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IMD's track record clouds 2011 monsoon forecast

Last updated on: July 1, 2011 13:00 IST

IMD's track record clouds 2011 monsoon forecast

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Sanjeeb Mukherjee in New Delhi

The India Meteorological Department's (IMD's) earlier forecast for southwest monsoon has surprised many, as from a relatively comfortable situation in April, the performance of monsoon this year looks slightly shaky now.

The department, in its second estimate, has lowered the cumulative forecast for the entire country during the four-month monsoon season (June-September), from normal to below normal in a span of less than three months.

Though the drop is marginal at 95 per cent of the Long Period Average (normal rains are categorised as normal if it falls between 96 and 100 per cent of LPA) and given that the prediction comes with a model error of plus or minus four per cent, there is little chance of a repeat of 2009, but given the Met department's track record in predicting low monsoon years, there are definite worries.

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Photographs: Illustrations: Uttam Ghosh
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IMD's track record clouds 2011 monsoon forecast

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"There are some concerns, but definitely 2011 will not be a repeat of 2009 when we had predicted a normal monsoon, but actual rains were far less," assures IMD Director General Ajit Tyagi.

In 2009, IMD had initially predicted southwest monsoon to be 96 per cent of LPA, just bordering on normal and below normal. But, the actual rains were almost 77 per cent of LPA, leading to the worst drought in the country in almost three decades.

Though, the department did revise its initial forecast downward to 88 per cent, the actual rains were still much less than the revised numbers.

"Our forecasting systems and methodology have changed vastly in the last few years and we can now give even hourly updates and are better equipped to handle any unforeseen situation," Tyagi said.

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Image: IMD Director General Ajit Tyagi
Photographs: Courtesy, PIB
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IMD's track record clouds 2011 monsoon forecast

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Since 2007, IMD's prediction for southwest monsoon has been fairly accurate, except for 2009.

"Ever since IMD has started adopting a new model of forecasting in 2007, the track record has not been particularly bad, except for 2009 when all predictions went horribly wrong," said Tanushree Majumdar, chief economist National Commodities and Derivatives Exchange of India, India's largest exchange for agricultural commodities.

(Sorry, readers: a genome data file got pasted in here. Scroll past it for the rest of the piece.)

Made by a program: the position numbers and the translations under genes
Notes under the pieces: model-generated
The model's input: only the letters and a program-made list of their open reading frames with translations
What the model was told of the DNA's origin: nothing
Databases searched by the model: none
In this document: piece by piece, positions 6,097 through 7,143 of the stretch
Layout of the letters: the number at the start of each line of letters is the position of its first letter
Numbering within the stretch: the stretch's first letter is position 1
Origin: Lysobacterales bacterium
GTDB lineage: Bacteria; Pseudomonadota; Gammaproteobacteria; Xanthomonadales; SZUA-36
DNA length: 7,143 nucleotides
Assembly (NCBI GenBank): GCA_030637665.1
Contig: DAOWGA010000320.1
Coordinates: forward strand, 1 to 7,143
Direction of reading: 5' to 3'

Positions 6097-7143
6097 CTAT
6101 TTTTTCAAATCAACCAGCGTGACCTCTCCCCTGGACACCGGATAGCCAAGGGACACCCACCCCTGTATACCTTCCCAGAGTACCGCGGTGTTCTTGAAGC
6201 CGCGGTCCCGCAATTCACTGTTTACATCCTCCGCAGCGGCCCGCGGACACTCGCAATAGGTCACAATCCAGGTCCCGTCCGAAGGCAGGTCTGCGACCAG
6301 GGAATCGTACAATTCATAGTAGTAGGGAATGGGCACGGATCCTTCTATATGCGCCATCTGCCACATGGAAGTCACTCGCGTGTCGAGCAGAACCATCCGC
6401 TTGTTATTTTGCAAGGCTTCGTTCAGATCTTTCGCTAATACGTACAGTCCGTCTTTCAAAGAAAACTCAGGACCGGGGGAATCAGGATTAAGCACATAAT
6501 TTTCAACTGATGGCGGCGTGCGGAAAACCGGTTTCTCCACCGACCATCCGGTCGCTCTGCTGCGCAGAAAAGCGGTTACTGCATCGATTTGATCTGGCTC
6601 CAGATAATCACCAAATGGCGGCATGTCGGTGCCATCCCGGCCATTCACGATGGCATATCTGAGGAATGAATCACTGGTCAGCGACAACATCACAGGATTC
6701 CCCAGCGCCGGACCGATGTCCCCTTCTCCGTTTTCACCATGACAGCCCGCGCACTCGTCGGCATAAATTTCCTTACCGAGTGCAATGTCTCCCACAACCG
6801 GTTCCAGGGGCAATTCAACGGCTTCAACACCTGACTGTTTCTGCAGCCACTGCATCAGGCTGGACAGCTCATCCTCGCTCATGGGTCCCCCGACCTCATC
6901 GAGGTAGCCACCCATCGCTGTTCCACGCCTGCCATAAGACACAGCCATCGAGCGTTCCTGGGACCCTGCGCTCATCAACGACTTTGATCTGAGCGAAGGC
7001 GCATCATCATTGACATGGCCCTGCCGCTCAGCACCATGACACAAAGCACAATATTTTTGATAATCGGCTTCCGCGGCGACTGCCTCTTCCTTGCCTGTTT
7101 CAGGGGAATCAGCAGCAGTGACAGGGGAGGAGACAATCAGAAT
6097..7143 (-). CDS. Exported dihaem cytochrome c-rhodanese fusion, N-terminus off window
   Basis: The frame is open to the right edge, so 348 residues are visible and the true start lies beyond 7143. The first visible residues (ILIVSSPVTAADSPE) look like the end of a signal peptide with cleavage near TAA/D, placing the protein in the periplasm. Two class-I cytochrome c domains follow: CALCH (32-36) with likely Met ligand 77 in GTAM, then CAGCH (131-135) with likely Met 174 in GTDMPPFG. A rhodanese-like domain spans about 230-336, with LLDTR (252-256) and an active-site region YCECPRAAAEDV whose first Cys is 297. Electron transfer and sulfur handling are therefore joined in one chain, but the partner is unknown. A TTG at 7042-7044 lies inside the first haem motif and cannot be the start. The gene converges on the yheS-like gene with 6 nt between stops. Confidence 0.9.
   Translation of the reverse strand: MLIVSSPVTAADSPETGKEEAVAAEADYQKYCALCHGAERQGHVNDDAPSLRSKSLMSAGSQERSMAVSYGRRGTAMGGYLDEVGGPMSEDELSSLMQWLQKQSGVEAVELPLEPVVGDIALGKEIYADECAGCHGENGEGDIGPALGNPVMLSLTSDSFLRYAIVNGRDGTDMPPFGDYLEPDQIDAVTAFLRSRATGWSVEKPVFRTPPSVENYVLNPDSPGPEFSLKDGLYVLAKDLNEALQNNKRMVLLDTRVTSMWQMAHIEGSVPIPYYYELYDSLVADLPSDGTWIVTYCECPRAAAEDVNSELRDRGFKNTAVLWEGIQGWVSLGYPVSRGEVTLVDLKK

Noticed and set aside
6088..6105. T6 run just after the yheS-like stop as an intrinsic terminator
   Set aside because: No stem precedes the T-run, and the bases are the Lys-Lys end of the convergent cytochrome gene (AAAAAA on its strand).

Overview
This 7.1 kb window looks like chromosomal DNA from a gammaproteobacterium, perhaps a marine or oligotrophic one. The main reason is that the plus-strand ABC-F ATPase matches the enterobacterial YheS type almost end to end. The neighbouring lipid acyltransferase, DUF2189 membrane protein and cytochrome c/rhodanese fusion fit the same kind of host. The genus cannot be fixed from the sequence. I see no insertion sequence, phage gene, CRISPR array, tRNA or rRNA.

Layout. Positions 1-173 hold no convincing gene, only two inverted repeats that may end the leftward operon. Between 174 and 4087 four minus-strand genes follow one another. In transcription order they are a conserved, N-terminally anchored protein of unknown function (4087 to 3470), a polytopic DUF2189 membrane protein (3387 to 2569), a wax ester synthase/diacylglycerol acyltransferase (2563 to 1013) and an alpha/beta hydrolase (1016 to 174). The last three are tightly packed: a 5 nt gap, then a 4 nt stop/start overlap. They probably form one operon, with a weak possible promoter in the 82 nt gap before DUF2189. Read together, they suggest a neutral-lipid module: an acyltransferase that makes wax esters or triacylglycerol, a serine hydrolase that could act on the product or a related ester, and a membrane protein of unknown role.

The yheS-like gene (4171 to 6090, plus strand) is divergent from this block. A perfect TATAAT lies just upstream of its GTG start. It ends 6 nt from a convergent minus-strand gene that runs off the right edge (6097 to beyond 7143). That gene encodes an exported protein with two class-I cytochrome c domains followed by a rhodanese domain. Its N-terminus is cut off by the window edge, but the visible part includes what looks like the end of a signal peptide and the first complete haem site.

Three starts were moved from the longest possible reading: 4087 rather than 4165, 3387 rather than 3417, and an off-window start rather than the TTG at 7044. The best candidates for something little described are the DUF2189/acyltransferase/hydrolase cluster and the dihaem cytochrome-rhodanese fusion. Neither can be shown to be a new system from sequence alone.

The new model based on the ensemble technique of weather forecasting used eight new predictors, which helped in prediction of rainfall almost two months in advance.

Given the critical importance that southwest monsoon has not only on agriculture as more than half of the total arable land in the country does not have proper irrigation facilities, but also on the overall economic growth, it is imperative that IMD makes fairly accurate predictions.

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IMD's track record clouds 2011 monsoon forecast

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In 2004, the department had predicted southwest monsoon to be 98 per cent of LPA initially, but the actual rains were around 87 per cent. In 2002, IMD had initially predicted southwest monsoon to be 101 per cent of LPA, but the actual rains were 81 per cent.

"I have some confidence on IMD's forecast this year around as other agencies like the Korean and US weather forecasting agencies are also saying the same thing, that southwest monsoon in 2011 across the country would be fairly normal," said Ramesh Chand, director, National Centre for Agricultural Economics and Policy Research.

He said below normal monsoon did not have much meaning, as final farm output depends on distribution and spread of showers.

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Madan Sabnavis, chief economist with Care Ratings, said in years when southwest monsoon had not been good, kharif production had not suffered much because of better management.

In 2009, despite large tracts of farmland in eastern India remaining devoid of rains, the actual drop in kharif paddy production - which was expected to be worst effected by low rains - was around 10 per cent.

Overall, that year, total paddy production in the country (both kharif and rabi included) was down by just 10 million tonnes despite a bad kharif yield as stress was laid on improving rabi paddy production to make up for the shortfall.



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